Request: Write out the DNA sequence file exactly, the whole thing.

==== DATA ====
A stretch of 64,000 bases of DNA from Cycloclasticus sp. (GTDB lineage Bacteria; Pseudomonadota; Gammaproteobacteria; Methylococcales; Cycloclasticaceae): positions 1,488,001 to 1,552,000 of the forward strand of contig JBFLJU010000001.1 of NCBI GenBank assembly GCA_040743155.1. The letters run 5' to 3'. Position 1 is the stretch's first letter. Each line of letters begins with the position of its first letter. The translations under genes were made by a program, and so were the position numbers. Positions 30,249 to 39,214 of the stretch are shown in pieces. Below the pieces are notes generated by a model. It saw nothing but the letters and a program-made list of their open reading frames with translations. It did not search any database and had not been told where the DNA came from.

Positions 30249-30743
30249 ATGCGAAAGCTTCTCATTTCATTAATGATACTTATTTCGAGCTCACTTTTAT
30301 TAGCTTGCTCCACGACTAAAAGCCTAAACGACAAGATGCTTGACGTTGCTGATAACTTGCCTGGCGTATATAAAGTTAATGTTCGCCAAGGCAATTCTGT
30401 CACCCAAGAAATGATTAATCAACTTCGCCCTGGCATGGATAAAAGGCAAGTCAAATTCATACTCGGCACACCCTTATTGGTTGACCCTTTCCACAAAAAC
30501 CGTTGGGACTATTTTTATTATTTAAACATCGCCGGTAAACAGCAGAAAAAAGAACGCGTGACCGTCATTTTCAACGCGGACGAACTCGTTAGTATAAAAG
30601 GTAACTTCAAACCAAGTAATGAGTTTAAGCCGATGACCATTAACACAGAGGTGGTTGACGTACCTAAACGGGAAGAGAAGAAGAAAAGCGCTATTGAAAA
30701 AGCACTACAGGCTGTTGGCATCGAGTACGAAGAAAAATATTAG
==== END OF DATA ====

A stretch of 64,000 bases of DNA from Cycloclasticus sp. (GTDB lineage Bacteria; Pseudomonadota; Gammaproteobacteria; Methylococcales; Cycloclasticaceae): positions 1,488,001 to 1,552,000 of the forward strand of contig JBFLJU010000001.1 of NCBI GenBank assembly GCA_040743155.1. The letters run 5' to 3'. Position 1 is the stretch's first letter. Each line of letters begins with the position of its first letter. The translations under genes were made by a program, and so were the position numbers. Positions 30,249 to 39,214 of the stretch are shown in pieces. Below the pieces are notes generated by a model. It saw nothing but the letters and a program-made list of their open reading frames with translations. It did not search any database and had not been told where the DNA came from.

Positions 30249-30743
30249 ATGCGAAAGCTTCTCATTTCATTAATGATACTTATTTCGAGCTCACTTTTAT
30301 TAGCTTGCTCCACGACTAAAAGCCTAAACGACAAGATGCTTGACGTTGCTGATAACTTGCCTGGCGTATATAAAGTTAATGTTCGCCAAGGCAATTCTGT
30401 CACCCAAGAAATGATTAATCAACTTCGCCCTGGCATGGATAAAAGGCAAGTCAAATTCATACTCGGCACACCCTTATTGGTTGACCCTTTCCACAAAAAC
30501 CGTTGGGACTATTTTTATTATTTAAACATCGCCGGTAAACAGCAGAAAAAAGAACGCGTGACCGTCATTTTCAACGCGGACGAACTCGTTAGTATAAAAG
30601 GTAACTTCAAACCAAGTAATGAGTTTAAGCCGATGACCATTAACACAGAGGTGGTTGACGTACCTAAACGGGAAGAGAAGAAGAAAAGCGCTATTGAAAA
30701 AGCACTACAGGCTGTTGGCATCGAGTACGAAGAAAAATATTAG